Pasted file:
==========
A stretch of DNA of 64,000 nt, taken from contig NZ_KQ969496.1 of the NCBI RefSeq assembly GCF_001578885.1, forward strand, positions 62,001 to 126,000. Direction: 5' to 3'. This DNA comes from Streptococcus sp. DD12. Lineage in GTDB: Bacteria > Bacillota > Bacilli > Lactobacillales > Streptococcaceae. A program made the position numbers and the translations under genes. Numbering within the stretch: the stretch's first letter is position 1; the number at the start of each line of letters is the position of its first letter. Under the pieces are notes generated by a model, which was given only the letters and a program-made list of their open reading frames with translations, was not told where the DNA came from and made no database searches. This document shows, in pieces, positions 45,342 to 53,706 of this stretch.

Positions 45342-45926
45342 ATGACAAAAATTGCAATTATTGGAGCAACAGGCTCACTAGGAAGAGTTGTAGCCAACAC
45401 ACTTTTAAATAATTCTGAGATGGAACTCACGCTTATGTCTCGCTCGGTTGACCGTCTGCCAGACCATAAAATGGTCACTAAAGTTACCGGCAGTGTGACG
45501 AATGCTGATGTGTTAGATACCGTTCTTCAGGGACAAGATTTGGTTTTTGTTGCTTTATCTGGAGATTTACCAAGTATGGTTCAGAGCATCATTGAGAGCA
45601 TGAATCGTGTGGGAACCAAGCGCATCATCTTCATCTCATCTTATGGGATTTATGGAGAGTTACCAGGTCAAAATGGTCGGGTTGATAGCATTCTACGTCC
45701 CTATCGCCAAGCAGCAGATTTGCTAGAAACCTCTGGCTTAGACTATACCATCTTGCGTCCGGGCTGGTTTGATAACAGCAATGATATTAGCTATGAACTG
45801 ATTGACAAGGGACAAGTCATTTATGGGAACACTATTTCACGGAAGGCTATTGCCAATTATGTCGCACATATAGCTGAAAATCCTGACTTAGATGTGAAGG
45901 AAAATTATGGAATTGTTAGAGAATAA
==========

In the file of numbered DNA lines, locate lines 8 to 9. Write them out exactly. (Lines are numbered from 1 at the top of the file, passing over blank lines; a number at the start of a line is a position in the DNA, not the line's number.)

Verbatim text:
45801 ATTGACAAGGGACAAGTCATTTATGGGAACACTATTTCACGGAAGGCTATTGCCAATTATGTCGCACATATAGCTGAAAATCCTGACTTAGATGTGAAGG
45901 AAAATTATGGAATTGTTAGAGAATAA